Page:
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CRAIG: Putting the ‘service’ back in the National Park Service
Question of the Day
The U.S. National Park Service has not exactly distinguished itself since the government shutdown began on Oct. 1. The agency’s conduct has been insensitive and unprofessional. Visitors deserve better from the agency charged with caring for America’s great natural and historical treasures.
Based upon media reports, the Park Service has engaged in numerous actions during the past two weeks or so that could have and should have been avoided. Among the most ignominious incidents, Park Service personnel removed veterans and tourists from the Vietnam Veterans Memorial, a black granite outdoor wall on which are inscribed the names of more than 58,000 service members who died or were unaccounted for during the Vietnam War. Additionally, a group of 92 veterans, guests of a citizen-sponsored “Honor Flight” from Mississippi, were initially prevented from visiting the World War II Memorial, another outdoor memorial located on the national Mall.
At Yellowstone National Park, representatives of a senior citizens tour group complained of “Gestapo tactics” by armed National Park Service personnel. Some of the foreign tourists with limited English skills thought they were under arrest.
At Great Smoky Mountains National Park, area residents were said to have just about reached their breaking point with the federal government. The mayor of Blount County, Tenn., located partly within park boundaries, said, “It’s almost like they’re pressing to see how far they can push before the American people say, ‘Enough is enough.’”
Grand Canyon National Park was initially ordered to remain closed despite offers by Arizona and local businesses to cover the costs to keep the park open. The National Park Service placed cones along the highway to prevent the viewing of Mount Rushmore, South Dakota’s most popular attraction.
National Park Service websites were taken down, although Obamacare and White House websites remained up.
Although George Washington’s Mount Vernon estate is privately funded, access was blocked because the Park Service maintains the parking lot. The self-sustaining Claude Moore Colonial Farm in McLean, Va., has been closed even though the National Park Service has not provided any funding or staff since 1980.
The National Park Service attempted to close state-run parks in Wisconsin, but state officials rebuffed the request since the majority of funds come from the state.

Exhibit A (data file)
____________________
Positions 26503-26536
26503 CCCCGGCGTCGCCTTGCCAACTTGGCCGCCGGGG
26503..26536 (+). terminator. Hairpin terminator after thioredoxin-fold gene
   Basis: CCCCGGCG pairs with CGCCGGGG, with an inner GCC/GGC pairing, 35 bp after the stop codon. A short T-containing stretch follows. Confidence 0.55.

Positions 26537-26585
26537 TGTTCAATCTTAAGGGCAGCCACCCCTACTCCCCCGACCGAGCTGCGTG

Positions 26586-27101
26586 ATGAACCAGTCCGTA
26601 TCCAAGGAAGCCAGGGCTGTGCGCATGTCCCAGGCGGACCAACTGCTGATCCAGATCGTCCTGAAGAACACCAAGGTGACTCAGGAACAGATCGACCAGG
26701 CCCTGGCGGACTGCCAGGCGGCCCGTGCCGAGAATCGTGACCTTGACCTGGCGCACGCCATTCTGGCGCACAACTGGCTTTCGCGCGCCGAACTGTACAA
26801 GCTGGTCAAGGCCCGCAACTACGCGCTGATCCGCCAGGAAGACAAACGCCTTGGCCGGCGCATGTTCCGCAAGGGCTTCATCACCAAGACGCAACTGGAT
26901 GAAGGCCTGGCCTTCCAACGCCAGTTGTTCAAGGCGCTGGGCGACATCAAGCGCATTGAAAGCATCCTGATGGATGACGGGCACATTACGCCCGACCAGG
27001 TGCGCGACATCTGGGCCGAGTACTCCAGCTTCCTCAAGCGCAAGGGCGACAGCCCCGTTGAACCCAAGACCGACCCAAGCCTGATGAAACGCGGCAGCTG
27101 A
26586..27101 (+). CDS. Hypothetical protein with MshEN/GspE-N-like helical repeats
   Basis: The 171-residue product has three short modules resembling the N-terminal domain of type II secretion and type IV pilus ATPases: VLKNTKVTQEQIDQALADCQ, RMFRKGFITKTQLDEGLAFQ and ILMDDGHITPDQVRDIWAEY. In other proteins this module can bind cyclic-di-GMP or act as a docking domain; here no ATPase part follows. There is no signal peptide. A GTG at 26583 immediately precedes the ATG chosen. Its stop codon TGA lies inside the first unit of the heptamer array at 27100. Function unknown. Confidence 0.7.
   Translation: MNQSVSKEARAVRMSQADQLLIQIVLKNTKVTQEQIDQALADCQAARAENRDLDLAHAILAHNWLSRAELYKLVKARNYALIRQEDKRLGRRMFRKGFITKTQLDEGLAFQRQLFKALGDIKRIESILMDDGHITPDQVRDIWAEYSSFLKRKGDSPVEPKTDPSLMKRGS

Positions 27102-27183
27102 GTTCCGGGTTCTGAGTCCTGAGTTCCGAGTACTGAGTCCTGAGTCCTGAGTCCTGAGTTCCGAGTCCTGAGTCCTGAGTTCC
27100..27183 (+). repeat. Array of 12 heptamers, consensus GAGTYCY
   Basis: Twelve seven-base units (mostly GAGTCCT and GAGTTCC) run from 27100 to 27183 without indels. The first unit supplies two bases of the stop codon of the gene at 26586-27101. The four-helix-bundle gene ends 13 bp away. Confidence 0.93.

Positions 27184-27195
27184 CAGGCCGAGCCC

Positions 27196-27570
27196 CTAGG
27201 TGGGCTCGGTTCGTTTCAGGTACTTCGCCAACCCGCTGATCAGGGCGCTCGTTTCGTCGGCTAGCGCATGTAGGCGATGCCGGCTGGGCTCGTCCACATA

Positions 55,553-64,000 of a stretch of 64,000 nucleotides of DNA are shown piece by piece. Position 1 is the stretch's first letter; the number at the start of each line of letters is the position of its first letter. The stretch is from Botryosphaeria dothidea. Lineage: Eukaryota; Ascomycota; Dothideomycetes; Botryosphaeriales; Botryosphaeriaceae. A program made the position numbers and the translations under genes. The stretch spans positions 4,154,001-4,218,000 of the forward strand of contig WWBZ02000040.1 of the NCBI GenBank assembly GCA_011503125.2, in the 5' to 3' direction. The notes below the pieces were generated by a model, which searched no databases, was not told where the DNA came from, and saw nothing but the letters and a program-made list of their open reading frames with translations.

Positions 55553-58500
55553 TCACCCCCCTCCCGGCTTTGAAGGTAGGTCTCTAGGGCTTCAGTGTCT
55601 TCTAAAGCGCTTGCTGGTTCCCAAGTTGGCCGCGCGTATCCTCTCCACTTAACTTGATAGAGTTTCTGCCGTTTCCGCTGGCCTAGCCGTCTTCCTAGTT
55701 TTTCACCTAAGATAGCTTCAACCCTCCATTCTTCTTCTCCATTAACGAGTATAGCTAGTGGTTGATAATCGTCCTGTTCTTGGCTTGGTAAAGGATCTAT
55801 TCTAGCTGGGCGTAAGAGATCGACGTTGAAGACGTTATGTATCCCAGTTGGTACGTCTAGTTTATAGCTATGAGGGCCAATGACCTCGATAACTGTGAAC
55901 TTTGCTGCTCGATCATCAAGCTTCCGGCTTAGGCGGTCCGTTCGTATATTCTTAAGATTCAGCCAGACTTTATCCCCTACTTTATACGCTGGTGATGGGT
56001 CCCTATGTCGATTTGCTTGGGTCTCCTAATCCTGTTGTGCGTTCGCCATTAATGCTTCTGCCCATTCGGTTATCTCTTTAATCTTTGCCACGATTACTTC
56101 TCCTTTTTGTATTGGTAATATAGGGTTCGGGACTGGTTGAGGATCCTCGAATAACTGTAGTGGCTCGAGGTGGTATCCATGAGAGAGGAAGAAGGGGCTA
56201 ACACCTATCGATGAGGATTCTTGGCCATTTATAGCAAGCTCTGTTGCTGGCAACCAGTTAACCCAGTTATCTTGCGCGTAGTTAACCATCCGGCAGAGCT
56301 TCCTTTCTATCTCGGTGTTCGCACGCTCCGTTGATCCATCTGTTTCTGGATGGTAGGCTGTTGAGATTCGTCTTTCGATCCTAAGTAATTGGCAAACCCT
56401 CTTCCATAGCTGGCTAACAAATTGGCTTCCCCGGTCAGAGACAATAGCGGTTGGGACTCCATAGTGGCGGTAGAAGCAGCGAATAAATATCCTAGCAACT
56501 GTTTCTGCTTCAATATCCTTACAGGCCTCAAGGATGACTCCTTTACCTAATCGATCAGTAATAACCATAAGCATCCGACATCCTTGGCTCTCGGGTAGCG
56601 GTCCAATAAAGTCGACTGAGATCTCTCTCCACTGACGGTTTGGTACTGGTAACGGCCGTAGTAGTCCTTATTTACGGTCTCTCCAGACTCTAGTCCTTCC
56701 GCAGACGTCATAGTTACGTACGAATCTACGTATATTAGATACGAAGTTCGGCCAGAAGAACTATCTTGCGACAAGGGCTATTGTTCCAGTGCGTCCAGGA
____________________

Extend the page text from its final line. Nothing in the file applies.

At Yosemite National Park, travelers faced barriers at an overlook along Tioga Pass to keep them from viewing the back side of Half Dome.
An unnamed Park Service official was quoted as saying that agency enforcement personnel have been instructed “to make life as difficult for people as we can. It’s disgusting.” This admission gets to the heart of what the shutdown is all about. It’s about inflicting pain upon the public in an aggressive attempt to bolster a partisan, political attack. This reflects badly on a public service organization.
Columnist Ron Arnold reported that Jonathan Jarvis, director of the National Park Service, assured officials that the decision was his alone. That is tragic. However, upon further inquiry, it was determined that the White House Office of Management and Budget ordered Mr. Jarvis to close the parks. That is just wrong.
Many of these actions since the first of the month are unprecedented. They simply did not occur during previous shutdowns. Either willingly or unwillingly, the National Park Service has become a partisan, political warrior.
Unfortunately, recent actions of the National Park Service are an intensification of a negative attitude toward people that has been evident for decades. Just ask citizens and local elected officials who have to deal with the agency on a day-to-day basis. We must avoid the notion that everything will be OK after the government shutdown ends. We have an immediate opportunity for positive change — change that reflects the good will of American citizens.
The following are a few suggestions that might keep this from happening again:
First, the Government Accountability Office and Congress should investigate the National Park Service. The key question that GAO’s investigators and auditors should ask is this: During the shutdown, did the Park Service spend more money keeping people out of broadly accessible areas such as the national Mall, or normally unpatrolled facilities such as the Mount Vernon parking lots, than they would have normally spent to accommodate visitor use. If the answer is yes, then we have witnessed a clear abuse of power.
Second, states and counties should demand right-of-way agreements with the Park Service to protect access to nonfederal lands where public roads cross Park Service holdings. If the Park Service refuses to negotiate with other governments, Congress should intervene.
Third, the various “friends of” nonprofit organizations that support individual units of the National Park System should appreciate that the agency could use some friends right now. They should step forward to reassess whether they could help provide manpower or money to keep their unit at least partially operating if there is another shutdown or sequestration-caused impact. Isn’t that what friends are for?
The U.S. Park Service must remember its mission as stewards of America’s natural and historical resources. Denying citizens access to those resources is the behavior of political henchmen. It must not be allowed to happen again.
Larry Craig is a former Republican member of the U.S. Senate from Idaho.
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